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Ethanol: Feed a Person for a Year or Fill Up an SUV?
The ethanol scam just keeps getting more and more absurd. In January, three U.S. senators -- two Democrats, Tom Harkin of Iowa and Barack Obama of Illinois, along with Indiana Republican Richard Lugar -- introduced a bill that would promote the use of ethanol. It also mandates the use of more biodiesel and creates tax credits for the production of cellulosic ethanol. They called their bill the "American Fuels Act of 2007."
The most amazing part of the press release trumpeting the legislation is its fourth paragraph, in which Lugar declares that "U.S. policies should be targeted to replace hydrocarbons with carbohydrates."
Let's consider that for a moment. In the 18th and 19th centuries, the U.S. economy was primarily based on carbohydrates. For most people, horses were the main mode of transportation. They were also a primary work source for plowing and planting. Aside from coal, which was used by the railroads and in some factories, the U.S. economy depended largely on the ability of draft animals to turn grass and forage into usable toil. America's farmers were solely focused on producing food and fiber. And while the U.S. was moderately prosperous, it was not a world leader.
Oil changed all that. After the discovery of vast quantities of oil in Texas, Oklahoma, and other locales, America was able to create a modern transportation system, with cars, buses, and airplanes. That oil helped the U.S. become a dominant military power. Humans were freed from the limitations of the carbohydrate economy, which was constrained by the amount of arable land.
Thus while Lugar and his ilk promote ethanol, they are ignoring a pivotal question: should our farms produce food or fuel?
Last September, Lester Brown, the president of the Earth Policy Institute (a group that promotes "an environmentally sustainable economy") wrote in a Washington Post opinion piece that the amount of grain needed to make enough ethanol to fill a 25-gallon SUV tank "would feed one person for a full year. If the United States converted its entire grain harvest into ethanol, it would satisfy less than 16 percent of its automotive needs." Brown said the ongoing ethanol boom in the U.S. was "setting the stage for an epic competition. In a narrow sense, it is one between the world's supermarkets and its service stations." More broadly, "it is a battle between the world's 800 million automobile owners, who want to maintain their mobility, and the world's two billion poorest people, who simply want to survive."
Using food to make fuel bothers many analysts, and whether their affiliation is liberal or conservative doesn't seem to matter. Dennis Avery, director of global food issues at the Hudson Institute, a conservative think-tank in Washington, D.C., has concerns that are remarkably similar to Brown's. A few days after Brown's piece appeared in the Post, Avery published a paper showing that ethanol simply cannot provide enough motor fuel to make a significant difference in America's fuel consumption. And like Brown, he laid bare the essential question: food or fuel?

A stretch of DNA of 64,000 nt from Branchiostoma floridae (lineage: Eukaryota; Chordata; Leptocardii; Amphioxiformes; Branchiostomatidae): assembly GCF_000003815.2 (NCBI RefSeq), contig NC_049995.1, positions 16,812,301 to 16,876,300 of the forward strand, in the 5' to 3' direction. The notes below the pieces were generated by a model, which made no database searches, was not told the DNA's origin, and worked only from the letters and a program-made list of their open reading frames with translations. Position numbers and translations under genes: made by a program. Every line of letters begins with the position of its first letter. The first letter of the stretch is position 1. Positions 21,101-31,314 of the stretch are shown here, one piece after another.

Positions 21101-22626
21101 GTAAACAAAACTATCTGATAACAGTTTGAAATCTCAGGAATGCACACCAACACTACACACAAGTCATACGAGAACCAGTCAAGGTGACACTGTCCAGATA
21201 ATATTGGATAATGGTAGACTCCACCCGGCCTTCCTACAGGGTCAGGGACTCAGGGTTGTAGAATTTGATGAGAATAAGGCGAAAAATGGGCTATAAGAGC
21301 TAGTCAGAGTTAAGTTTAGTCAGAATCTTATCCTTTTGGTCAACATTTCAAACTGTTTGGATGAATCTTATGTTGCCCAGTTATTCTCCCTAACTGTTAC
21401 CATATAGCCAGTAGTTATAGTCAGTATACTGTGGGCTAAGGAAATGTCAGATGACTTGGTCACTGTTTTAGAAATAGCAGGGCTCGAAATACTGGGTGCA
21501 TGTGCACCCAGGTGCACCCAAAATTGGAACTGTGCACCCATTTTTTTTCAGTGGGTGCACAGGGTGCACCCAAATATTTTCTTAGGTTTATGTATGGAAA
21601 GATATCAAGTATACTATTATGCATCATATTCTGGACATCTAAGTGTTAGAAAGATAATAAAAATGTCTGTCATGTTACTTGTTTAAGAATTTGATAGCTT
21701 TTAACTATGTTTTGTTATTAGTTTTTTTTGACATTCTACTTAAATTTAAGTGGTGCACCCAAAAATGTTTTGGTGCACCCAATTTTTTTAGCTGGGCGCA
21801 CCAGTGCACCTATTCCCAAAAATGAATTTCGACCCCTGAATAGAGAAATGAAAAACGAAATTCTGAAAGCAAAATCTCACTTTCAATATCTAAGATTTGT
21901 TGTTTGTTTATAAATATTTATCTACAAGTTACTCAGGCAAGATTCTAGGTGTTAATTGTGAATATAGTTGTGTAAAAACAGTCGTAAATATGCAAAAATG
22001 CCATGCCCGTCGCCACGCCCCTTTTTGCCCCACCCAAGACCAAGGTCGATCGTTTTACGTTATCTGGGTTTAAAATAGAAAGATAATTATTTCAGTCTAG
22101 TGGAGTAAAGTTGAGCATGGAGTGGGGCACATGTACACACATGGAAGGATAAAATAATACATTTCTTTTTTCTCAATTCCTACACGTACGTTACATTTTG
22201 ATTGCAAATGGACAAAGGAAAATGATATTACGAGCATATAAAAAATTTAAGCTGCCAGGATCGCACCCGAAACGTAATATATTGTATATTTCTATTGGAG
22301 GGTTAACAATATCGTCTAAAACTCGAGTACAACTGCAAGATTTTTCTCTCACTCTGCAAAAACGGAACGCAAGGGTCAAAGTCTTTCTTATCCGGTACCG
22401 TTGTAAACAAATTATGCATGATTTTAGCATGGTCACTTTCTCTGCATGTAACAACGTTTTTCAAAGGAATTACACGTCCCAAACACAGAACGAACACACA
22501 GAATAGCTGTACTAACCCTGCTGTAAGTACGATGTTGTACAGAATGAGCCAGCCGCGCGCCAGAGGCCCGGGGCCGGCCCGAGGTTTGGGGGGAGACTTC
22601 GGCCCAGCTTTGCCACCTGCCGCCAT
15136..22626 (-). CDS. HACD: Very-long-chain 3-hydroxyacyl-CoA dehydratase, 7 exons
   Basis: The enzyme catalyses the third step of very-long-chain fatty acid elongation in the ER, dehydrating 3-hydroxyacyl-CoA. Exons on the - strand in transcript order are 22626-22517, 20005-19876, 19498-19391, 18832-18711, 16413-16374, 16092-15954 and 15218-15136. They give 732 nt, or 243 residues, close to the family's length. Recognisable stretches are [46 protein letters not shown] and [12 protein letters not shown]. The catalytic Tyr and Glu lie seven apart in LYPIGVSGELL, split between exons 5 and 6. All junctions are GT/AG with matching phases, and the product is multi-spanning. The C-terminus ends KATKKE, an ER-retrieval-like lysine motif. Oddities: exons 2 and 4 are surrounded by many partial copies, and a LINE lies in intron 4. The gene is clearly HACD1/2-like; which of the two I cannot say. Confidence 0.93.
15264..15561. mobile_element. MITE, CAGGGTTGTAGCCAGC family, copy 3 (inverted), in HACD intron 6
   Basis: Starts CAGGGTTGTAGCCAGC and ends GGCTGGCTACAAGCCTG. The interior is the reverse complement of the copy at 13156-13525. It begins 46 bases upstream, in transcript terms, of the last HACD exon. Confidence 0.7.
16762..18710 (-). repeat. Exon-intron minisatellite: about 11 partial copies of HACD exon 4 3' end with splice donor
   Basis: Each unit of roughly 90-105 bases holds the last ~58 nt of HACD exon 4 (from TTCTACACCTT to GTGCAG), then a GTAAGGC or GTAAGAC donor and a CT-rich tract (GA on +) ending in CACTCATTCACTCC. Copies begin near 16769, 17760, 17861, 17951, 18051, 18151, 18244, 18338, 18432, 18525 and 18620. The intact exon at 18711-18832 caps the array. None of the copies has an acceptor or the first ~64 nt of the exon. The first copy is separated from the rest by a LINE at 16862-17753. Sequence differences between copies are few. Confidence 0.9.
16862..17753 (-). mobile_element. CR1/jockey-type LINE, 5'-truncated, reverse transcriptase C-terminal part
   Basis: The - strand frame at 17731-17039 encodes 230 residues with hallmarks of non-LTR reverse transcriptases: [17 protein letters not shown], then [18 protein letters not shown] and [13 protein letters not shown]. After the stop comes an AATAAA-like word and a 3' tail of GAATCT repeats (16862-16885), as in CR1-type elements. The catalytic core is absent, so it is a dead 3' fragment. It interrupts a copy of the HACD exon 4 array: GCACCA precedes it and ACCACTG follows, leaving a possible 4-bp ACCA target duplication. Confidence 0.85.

"The real conflict over cropland in the 21st century," wrote Avery, "will set people's desire for biofuels against their altruistic desire that all the children on the planet be well-nourished." He continued, "The world's total cropland resources seem totally inadequate to the vast size of the energy challenge. We would effectively be burning food as auto fuel in a world that is not fully well-fed now, and whose food demand will more than double in the next 40 years." Avery says that even if the U.S. adopted biofuels as the antidote for imported crude oil, "It would take more than 546 million acres of U.S. farmland to replace all of our current gasoline use with corn ethanol."
That's a huge area, especially considering that the total amount of American cropland covers about 440 million acres.
But the constraints imposed by the amount of arable land in the U.S. are not important to the politicos on both the Left and the Right who insist that America must be "energy independent." For the apparatchiks who worship at the altar of ethanol, no subsidy is too great, no corn field is too big, as they push their bilge about the perils of foreign oil. None of them bother with pesky facts, like this one: the U.S. was a net crude oil importer way back in 1913. In fact, since 1913, the U.S. has been a net crude oil importer in all but nine of those years.
Thus, while farmers, politicos, and Big Agriculture insist on casting the ethanol scam in terms of national security, the evils of foreign oil, and the benefits of ethanol to rural communities, the larger issue is a moral one: are we going to use our precious farmland to grow food, or are we going to subsidize the growth of an industry that turns food into a commodity, motor fuel, of which we already have an abundant supply?
The answer should be obvious.
Page Updated: Thursday May 07, 2009 09:14 AM Pacific
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